Sun | Sep 19, 2021

Capturing Jamaican sunshine in Europe

Published:Friday | October 16, 2015 | 10:51 AM
Jamaican craft and art pieces on sale in the UP! Tour tent.
Crowds enjoying the live performances at Reggae Jam.
Arts and craft at the UP! Tour booth.
Artist Matthew McCarthy in conversation with patron.
Art a baby ... a pregnant woman shows off this temp design.
Legendary Bunny Wailer performing at Rototom Sunsplash.
Drummer on the sets at Skandalös Festival.
A brother and sister in front of the Bremen Cathedral in the city of Bremen, Germany.
Jamaican craft and art pieces on sale in the UP! Tour tent.

Most potent things come in small packages, it is said, this intoxicating mix was on showcase in Europe, and combined with Jamaica's creative juices in a heady concoction ... and a youngster was at hand to capture it all.

"In July, I and six other creative people participated in the United Purpose Tour (Up! Tour), a brainchild of the Nanook community," said Jik-Reuben Pringle, a 24-year-old Kingston-based photographer and videographer. "The Up! Tour was a travelling showcase highlighting Jamaican culture and creativity through art, photography, music and herbal healing."

Armed with their individual strengths, the participants, which included Joan Webley, Alex Cowell, Matthew McCarthy, Jik-Reuben, Daniel Thompson, Italee Watson, Ashtan Champanie, and Peter Gordon which combined to create an eclectic mix, these Jamaicans youngsters got Europe to savour the sunshine from across the Atlantic.

"We went to Germany and Spain and attended three festivals: Reggae Jam, Skandalˆs, Indie Festival and Rototom in Spain," Pringle said. "We had four exhibitions - two in Hamburg and one in Berlin."

UP! Tour, in their travels across Germany and Spain where they held exhibitions, cultural workshops, live paintings, auctions emphasising the power of collective work and knowledge exchange beyond stereotypes and social or racial matters.

This experience, Pringle said, was a revelation in many ways, having been exposed to subsets of not-too-familiar experiences in an alien culture ... and often living in terra firma much.

Culture shock

"The tour was filled with a lot of learning experiences and culture shocks," he said. "For example, the whole refugee crisis, gentrification, and also what it was like living the backpacking or camping lifestyle.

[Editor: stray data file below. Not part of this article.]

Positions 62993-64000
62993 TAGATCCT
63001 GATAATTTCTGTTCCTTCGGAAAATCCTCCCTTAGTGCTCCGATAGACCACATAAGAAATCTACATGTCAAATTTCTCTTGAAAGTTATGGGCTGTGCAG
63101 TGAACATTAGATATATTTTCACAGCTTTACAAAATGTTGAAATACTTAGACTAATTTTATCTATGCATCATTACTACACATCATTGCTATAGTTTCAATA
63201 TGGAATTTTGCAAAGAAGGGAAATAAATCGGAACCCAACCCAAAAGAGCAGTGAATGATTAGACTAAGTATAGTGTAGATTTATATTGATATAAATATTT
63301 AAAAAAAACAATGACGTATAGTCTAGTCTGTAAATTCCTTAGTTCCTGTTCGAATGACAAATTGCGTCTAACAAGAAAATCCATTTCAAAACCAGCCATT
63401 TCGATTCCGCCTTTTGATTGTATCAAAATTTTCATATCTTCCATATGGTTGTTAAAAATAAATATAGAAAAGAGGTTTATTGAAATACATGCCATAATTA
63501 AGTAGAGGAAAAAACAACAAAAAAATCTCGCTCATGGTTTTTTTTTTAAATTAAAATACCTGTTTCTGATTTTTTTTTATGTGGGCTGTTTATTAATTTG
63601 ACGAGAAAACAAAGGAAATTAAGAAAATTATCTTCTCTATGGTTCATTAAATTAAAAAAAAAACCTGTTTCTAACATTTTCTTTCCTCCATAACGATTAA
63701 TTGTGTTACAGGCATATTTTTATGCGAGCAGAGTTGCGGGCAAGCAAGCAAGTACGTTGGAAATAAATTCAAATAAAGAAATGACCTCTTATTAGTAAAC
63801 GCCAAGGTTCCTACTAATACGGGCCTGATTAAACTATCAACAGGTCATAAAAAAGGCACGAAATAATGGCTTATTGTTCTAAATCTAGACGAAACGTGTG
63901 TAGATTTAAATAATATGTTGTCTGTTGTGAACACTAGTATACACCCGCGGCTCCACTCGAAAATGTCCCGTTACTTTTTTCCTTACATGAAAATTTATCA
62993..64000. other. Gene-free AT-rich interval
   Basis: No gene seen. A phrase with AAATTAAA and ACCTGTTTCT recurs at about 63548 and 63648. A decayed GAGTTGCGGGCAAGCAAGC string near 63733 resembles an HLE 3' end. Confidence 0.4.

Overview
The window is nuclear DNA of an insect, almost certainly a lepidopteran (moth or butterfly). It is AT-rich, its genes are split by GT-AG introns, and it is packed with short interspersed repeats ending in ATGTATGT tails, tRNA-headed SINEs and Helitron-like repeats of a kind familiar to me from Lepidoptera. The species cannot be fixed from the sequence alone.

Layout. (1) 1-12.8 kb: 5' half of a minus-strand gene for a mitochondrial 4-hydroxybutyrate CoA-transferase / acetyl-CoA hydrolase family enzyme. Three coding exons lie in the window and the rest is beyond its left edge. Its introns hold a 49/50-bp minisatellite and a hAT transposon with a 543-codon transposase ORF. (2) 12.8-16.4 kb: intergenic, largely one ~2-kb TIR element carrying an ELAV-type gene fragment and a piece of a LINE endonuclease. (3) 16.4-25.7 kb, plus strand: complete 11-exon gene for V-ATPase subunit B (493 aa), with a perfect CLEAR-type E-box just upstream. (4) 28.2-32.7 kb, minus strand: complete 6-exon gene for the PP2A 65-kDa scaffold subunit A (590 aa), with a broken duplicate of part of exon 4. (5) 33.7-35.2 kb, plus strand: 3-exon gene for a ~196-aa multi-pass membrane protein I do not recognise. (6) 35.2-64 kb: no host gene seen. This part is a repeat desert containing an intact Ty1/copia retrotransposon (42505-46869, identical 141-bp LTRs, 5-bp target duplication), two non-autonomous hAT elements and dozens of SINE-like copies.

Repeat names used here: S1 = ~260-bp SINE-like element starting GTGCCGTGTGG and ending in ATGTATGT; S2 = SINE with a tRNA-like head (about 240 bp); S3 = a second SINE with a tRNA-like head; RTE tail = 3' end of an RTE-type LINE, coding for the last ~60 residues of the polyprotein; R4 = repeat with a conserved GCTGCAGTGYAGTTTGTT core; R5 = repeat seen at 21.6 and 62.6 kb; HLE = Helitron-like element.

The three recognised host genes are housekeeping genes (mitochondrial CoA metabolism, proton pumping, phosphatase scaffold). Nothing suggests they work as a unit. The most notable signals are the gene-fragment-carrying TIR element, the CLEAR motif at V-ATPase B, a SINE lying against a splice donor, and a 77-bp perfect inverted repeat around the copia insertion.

"I also got to know how different photography, production and culturewise the festivals differ in Europe than how they are back home," Pringle said.

Creativity seemed to be the common factor. It is laid-back - cobble-stoned pathways, quiet conversation set on sidewalks, the romanticism of the architecture and the pace pedalled by spokes of the bicycles.

The UP! Tour, according the Pringle, was a multicultural exchange and promotion of Jamaican culture and credits Joan Webley, founder of Nanook, along with Alex Cowell, who gave them a chance to showcase the work of young talents of Jamaica.

"It was a great exposure," Pringle, who goes by his pseudonym Visual Ninja, said, adding that chronicling the UP! Tour was to capture the Jamaican experience set in cultural spaces across Europe.

"At each festival or showcasing, we sold art work from artist on the tour," he informed. "Additionally, I worked with Rototom Sunsplash as one of their official photographers for the seven-day festival. I also attended Reggae Jam."

For this young Ninja, photography is about exploring emotions and unearthing perspectives.

"In the five years since I have been doing photography, I have earned recognition for my unique perspectives," he says. His passion for black-and-white and portraiture, according to Pringle, has led to explore black empowerment, female empowerment, equality, cancer awareness, among other social themes.

The iconic Bob Marley once said, "One love, one heart, one destiny," the threads that intertwine and bind all humanity, treading different paths, but reaching the same destination ... and the journey of Up! Tour continues.